I love museums as spaces of shared information. It’s really exciting to see how we collect objects: how we think about different materials and shapes and colours and functions, how we celebrate and exhibit objects with different levels of domesticity, the public and the private, the meeting points between intimacy and belonging. It’s a kind of topography almost, all things elevated and grounded, and the energy of both co-existing. Not making the ordinary any more extraordinary, but instead looking after it as its own enriched thing precisely because it is someone’s. Or trying to make sense of that either/or space where things live outside categories. Or when collections go ‘hey, let’s not exist inside a museum, but be somewhere else instead’. I like all of it.
Part of this was growing more and more curious about sound and how it is a portable, shareable, weightless container for information, storytelling, and textures. How sound can be something so familiar and modular, like words and noises in our homes, or something so new and informative, like music and signals from outer space or soundscapes from places we haven’t visited. And at a time like this, where physicality and presence are taking different forms, sound has been everywhere for me – objects that make sound and objects that carry sound, the sounds from the outside like little portals, the sounds and echoes of places we want to return to. I even found myself thinking about how different museum galleries sound, how each has its own base silence. Maybe I’ll make a collection about that?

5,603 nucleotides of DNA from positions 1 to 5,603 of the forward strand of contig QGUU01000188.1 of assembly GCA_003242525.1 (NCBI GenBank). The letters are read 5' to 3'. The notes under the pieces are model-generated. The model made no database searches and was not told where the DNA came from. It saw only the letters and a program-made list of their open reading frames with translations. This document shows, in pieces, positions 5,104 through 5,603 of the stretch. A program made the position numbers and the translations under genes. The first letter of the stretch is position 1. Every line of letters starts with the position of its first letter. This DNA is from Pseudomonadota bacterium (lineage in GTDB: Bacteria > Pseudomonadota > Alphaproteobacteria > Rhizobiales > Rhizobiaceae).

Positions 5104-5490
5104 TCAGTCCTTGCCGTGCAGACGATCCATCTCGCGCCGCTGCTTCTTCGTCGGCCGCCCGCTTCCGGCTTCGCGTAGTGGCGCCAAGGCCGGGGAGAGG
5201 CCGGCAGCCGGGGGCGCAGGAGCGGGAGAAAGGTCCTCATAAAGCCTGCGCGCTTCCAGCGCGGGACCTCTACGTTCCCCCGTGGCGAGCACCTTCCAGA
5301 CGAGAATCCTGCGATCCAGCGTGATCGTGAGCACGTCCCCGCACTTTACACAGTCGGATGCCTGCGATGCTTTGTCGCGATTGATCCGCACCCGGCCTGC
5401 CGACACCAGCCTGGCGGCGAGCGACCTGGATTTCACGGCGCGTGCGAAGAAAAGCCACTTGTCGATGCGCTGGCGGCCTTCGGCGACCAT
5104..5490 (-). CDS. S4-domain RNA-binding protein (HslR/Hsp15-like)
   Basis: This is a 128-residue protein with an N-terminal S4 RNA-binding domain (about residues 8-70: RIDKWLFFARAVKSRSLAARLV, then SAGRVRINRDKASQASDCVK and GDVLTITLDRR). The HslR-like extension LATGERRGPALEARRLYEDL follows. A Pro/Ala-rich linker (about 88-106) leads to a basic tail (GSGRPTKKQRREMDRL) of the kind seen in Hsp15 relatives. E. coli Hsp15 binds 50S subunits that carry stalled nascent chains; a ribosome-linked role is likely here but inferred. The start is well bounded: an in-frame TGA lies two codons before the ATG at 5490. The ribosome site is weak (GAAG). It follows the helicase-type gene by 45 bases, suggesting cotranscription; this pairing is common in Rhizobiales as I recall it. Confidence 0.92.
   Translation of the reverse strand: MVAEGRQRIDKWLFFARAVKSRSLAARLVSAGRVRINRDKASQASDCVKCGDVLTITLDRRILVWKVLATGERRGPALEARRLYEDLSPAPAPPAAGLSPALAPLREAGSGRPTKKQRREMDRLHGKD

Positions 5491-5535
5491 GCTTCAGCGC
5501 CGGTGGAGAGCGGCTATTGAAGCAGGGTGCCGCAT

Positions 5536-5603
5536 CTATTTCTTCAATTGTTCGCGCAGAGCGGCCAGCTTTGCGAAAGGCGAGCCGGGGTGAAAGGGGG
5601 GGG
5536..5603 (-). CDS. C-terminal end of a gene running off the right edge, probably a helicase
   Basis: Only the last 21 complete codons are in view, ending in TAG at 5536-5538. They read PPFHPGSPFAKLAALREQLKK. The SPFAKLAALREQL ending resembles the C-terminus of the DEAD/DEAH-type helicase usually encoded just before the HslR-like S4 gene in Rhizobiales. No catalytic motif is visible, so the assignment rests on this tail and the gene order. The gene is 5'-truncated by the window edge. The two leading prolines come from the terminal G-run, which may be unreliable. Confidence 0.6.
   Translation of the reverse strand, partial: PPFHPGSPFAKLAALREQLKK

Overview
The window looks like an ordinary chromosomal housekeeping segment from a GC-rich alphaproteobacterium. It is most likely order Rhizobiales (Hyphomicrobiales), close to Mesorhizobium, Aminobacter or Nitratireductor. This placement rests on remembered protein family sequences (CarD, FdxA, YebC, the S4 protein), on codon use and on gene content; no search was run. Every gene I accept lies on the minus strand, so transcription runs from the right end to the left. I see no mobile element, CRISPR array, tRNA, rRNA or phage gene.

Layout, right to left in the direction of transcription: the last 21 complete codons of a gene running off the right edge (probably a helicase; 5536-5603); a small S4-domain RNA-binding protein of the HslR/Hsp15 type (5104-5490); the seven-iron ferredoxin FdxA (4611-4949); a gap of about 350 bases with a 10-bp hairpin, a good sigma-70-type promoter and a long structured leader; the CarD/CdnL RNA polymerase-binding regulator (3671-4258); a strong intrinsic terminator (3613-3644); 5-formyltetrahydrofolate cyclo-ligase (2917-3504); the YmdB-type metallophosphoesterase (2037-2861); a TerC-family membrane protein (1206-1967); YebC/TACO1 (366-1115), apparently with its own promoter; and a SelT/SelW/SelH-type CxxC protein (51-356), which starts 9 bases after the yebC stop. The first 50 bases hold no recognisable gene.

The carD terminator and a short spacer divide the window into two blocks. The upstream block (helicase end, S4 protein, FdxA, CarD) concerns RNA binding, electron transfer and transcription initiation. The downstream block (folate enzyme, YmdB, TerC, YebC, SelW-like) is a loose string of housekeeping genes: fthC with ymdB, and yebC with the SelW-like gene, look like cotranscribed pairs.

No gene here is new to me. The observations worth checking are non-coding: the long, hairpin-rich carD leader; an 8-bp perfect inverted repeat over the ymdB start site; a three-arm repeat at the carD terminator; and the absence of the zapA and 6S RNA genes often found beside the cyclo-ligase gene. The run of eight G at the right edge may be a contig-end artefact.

Making a first collection
I had the joy of putting together a little Box of Noises, recording a few comforting / frustrating sounds at home, and thinking about what I found meaningful about them – the urgency, the softness, the cadence, my lack of descriptive sonic lexicon to precisely talk about each of those samples and resorting to comparisons and other senses to help me through. Got to love a bit of synaesthesia!
I learned a few things along the way, which I share with you now. I hope they can help you create your first collection too:
1.Accumulating a lot of samples will probably happen
Hopefully that means you’re enjoying the collection process! For me it was like suddenly I had created a radar for myself – every noise became a discoverable, recordable, at least marginally interesting sound. As simple as this might sound, even the really mundane objects became producers of sound.
I ended up running to my phone a few times to record the sound of something impermanent, re-enacting dish stacking and testing the same bag zipper going up and down an embarrassing number of times. The fact that I was collecting stuff had this almost activation energy about it.